The exchange, and MacDonald's willful mispronunciation of Hayward's name (he persisted with “Tiny" even after a shocked Davis put him right), revealed the growing volume of scorn being poured on a man suddenly cast as US enemy No 1 – the boss of an oil giant that stands accused of complacency in the face of ecological disaster.

The Gulf of Mexico crisis began on 20 April when the Deepwater Horizon oil rig, operated for BP by a contractor, suffered a catastrophic blowout that killed 11 men. The accident has since led to a spill that may go down as the worst in history.

Corporate crises don't come much worse than that facing BP after this titanic oil spill, and now everybody’s asking the question, Can BP chief executive Anthony Hayward survive? Your guess is as good as mine.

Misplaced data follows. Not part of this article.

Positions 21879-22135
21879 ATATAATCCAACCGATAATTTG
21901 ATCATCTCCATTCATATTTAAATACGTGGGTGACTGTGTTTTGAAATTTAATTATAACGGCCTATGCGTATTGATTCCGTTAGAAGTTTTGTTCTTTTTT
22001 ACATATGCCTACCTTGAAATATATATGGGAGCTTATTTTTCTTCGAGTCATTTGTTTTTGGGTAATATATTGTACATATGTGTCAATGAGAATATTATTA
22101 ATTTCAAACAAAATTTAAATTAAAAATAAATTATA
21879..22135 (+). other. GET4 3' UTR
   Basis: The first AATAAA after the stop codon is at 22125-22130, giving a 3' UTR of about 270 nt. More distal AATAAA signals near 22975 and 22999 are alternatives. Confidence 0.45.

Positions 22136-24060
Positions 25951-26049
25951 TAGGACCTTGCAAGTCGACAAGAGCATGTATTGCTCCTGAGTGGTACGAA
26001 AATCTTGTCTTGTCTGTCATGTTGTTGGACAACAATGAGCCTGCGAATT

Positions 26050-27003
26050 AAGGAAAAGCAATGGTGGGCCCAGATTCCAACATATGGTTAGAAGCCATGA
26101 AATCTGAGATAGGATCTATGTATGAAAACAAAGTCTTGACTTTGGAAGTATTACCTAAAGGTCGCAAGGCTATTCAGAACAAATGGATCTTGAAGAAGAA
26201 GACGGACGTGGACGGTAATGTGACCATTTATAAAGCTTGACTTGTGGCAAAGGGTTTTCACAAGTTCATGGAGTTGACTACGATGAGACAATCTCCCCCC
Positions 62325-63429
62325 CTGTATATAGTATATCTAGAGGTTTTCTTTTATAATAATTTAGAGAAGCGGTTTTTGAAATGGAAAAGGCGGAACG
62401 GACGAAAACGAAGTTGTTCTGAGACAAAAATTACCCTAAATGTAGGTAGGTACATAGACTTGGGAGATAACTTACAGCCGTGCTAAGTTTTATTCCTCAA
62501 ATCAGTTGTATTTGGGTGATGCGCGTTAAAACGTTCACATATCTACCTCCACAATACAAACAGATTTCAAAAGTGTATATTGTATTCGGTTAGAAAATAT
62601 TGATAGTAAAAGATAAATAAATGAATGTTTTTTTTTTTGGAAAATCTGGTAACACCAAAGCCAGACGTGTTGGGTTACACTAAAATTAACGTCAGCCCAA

Image credit: The Huffington Post: Louisiana Oil Spill 2010 Photos

Friday, May 28, 2010

Another Suicide

Coming back to Idris Jala’s reckless statement about Malaysia's potential to going into a financial meltdown – he had said that the government would focus on big ticket items such as fuel, electricity and toll to achieve the savings. DAP’s Lim Kit Siang was right to point out that Idris failed to focus on the biggest ticket items – corruption, mismanagement, extravagance and lack and accountability.

“When corruption, mismanagement, extravagance and lack of accountability cost the government from RM10 billion to RM28 billion a year, what credibility has the government to talk about slashing subsidies affecting the rakyat when it has nothing to show to end the rampant and worsening state of corruption, the gross abuses of power and public funds like indiscriminate issue of APs and various forms of ‘piratisation’ in the name of privatization?” (Webpage